Everyone knows them, and everyone needs them: Well-embossed, repetitive processes that structure and facilitate our everyday lives. Such “fixed rituals”, such as checking whether the door was locked or the lights turned off, give us security and control. These behaviors are not yet an obsessive-compulsive disorder. From when you suffer from a compulsion, and what treatments there are, we reveal in our contribution.
Only when certain behaviors are not isolated and fleeting, but persistent and persistent, one speaks of so-called obsessive-compulsive disorder. Those affected have the compulsion to do certain things and to repeat them frequently, possibly also according to a certain pattern. The act can not be terminated deliberately, though most recognize it as meaningless or nonsense. But they give them, at least temporarily, a sense of security. If it is a ritual in which the compulsive act takes place in a certain order and if it is interrupted or if the person concerned gets confused, he must start all over again.
When trying to suppress the compulsion, it usually comes only to a delay. Reason and will are powerless against coercion, because when trying to repress oneself, it comes to an unbearable inner tension and anxiety, which can only be alleviated by carrying out the constraints.
Such compulsive rituals can be enormously time consuming and thus determine the whole life. A normal everyday life becomes impossible, with considerable restrictions in occupation and social interaction with other people.
It distinguishes compulsive acts and obsessional thoughts. Both are mental illnesses.
Forced actions include z. B .:
The behavior of an obsessive-compulsive disorder primarily serves to relieve pressure. The compulsive action reduces doubt, restlessness and anxiety. Nevertheless, those affected do not feel contented because they know that the actions burden their everyday lives and their environment and are not justifiable from a purely logical perspective.
Forced thoughts include z. B .:
Forbidden thoughts can also be aggressive. Those affected are afraid of being able to do harm to someone, even if they are strongly opposed to the thought and are afraid of it. But such thoughts do not mean that they are actually executed. But because the person concerned is afraid of harming others, compulsory acts are usually carried out as a security measure.
OCD usually develops during childhood, adolescence or young adulthood. In the formation of several factors probably play a role. Not infrequently, compulsions occur along with other mental illnesses such as anxiety disorders, depression, Tourette’s syndrome, phobias, addictions, or eating disorders. For many people who develop obsessive-compulsive disorder, there has been a major stressful life event in advance, but genetic predisposition or brain disease may also play a role.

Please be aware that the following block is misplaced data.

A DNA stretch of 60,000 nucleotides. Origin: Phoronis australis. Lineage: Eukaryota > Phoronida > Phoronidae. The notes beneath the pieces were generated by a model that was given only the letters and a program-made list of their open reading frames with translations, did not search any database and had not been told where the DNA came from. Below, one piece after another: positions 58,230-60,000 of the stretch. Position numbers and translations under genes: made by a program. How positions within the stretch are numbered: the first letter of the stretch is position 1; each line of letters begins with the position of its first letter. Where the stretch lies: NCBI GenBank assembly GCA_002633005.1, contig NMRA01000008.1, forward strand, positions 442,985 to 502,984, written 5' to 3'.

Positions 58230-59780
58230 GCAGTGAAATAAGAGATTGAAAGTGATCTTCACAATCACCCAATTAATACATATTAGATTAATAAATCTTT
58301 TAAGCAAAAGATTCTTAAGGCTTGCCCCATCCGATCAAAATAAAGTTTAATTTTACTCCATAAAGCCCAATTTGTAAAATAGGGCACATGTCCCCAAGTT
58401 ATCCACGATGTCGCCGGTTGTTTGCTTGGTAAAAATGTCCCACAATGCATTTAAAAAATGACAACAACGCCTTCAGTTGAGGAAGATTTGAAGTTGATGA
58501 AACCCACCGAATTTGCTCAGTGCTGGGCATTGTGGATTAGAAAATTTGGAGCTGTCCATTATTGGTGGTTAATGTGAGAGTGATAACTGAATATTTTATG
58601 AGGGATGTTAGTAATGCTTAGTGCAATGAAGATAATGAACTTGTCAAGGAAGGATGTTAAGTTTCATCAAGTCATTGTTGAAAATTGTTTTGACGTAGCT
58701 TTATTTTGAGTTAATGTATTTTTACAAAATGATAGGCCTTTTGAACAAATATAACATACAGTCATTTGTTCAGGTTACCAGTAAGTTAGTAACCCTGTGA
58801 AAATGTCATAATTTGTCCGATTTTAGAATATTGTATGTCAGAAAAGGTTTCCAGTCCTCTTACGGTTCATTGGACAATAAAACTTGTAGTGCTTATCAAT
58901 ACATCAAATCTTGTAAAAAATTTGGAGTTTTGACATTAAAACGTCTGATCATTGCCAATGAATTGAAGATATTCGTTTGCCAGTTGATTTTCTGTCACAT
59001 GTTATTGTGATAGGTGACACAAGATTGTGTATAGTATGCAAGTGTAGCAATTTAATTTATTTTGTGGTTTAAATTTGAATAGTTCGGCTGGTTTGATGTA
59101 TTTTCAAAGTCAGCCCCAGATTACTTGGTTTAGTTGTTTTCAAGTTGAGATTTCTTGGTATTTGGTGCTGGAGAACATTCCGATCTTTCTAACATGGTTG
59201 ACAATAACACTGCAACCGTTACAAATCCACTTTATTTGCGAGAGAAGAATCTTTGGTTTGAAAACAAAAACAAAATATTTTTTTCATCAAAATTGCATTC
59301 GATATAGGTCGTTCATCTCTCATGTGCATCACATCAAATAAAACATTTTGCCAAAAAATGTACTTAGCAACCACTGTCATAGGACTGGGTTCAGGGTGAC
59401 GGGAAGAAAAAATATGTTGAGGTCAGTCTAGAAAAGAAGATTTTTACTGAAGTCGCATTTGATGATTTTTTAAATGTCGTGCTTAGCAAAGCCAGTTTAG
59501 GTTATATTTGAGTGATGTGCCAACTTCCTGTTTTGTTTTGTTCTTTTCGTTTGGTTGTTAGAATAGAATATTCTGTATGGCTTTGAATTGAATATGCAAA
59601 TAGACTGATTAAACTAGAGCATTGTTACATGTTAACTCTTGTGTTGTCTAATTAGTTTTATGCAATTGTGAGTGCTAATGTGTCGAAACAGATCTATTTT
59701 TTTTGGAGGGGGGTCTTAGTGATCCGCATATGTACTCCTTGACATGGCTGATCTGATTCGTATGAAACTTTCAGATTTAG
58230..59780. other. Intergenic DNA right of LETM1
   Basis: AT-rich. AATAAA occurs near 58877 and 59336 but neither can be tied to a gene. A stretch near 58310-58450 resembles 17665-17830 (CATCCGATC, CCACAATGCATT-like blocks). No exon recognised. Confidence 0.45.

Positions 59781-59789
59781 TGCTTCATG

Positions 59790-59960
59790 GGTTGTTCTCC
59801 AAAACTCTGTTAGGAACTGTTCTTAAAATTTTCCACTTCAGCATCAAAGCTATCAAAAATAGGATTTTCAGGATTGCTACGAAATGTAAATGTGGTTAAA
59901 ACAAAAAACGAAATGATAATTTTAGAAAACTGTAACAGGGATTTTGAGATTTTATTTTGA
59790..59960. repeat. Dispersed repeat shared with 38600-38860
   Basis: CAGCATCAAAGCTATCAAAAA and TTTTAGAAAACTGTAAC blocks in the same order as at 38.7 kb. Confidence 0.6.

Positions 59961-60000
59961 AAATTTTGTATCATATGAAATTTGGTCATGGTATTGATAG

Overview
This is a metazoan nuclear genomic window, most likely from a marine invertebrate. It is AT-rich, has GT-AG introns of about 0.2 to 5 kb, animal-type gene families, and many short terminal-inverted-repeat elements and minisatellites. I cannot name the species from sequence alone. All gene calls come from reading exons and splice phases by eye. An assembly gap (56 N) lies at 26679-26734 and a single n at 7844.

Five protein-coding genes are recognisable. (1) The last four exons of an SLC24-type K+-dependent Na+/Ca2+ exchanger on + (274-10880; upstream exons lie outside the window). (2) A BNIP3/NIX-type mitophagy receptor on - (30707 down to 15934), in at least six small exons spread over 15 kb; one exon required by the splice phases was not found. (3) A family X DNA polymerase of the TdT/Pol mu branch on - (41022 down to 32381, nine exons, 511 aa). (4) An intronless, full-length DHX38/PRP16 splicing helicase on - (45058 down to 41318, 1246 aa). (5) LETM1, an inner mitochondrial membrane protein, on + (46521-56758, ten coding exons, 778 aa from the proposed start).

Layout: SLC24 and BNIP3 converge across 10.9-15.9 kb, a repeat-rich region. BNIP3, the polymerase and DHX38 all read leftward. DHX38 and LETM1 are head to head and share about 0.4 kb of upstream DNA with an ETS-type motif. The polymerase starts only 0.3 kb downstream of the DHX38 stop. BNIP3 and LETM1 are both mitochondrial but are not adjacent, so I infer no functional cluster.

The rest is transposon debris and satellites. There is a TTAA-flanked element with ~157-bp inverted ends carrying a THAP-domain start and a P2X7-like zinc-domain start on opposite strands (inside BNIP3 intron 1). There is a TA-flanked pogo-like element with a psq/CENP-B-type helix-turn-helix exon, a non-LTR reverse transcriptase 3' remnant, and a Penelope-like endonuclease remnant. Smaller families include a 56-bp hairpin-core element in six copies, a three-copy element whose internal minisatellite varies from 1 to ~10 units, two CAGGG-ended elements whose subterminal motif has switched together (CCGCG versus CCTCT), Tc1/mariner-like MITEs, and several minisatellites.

Some people do not see for themselves that they have an obsessive-compulsive disorder or try to hide their constraints. The more the illness worsens, the more those affected withdraw from their social environment. It may take a long time for such a condition to be noticed. Under certain circumstances, the person concerned also rejects help or is reluctant to seek help because he is ashamed of his behavior or his thoughts.
People who suffer from washing often develop skin problems because the natural skin barrier is destroyed.
OCD is also a challenge for the family or the immediate environment. They do not want to upset the person concerned and are thus often involved in the compulsive acts. Although this initially seems to improve the situation, it reinforces and stabilizes obsessional behavior in the long term. Therefore, it is important not to support the actions. Discussions about the necessity of constraints make no sense at all, they only make the situation worse for the person concerned. Instead, try to convince the person concerned to seek professional help and seek advice in support of your own behalf, such as: B. in a self-help group. Close relatives can also help the affected person by being involved in the treatment.
Compulsions usually develop into a chronic illness and become worse without treatment. The constraints can not be overcome with willpower and discipline. Therefore, you should definitely seek professional help if you suffer from obsessive-compulsive disorder.
Ideally, obsessive-compulsive disorder will be treated with combined therapy. This includes a cognitive behavioral therapy (recognizing and changing stressful behaviors and thought patterns), a reaction management (dealing with the compulsion through confrontation with the triggering situation, accompanied by the therapist, with the aim to make the situations controllable and less restrictive again) and possibly psychotropic drugs. In addition, visiting a self-help group can be helpful or dealing with the constraints, with good information from books. Some people also help relaxation techniques.
For most people with good treatment options, the symptoms can be reduced to a bearable level.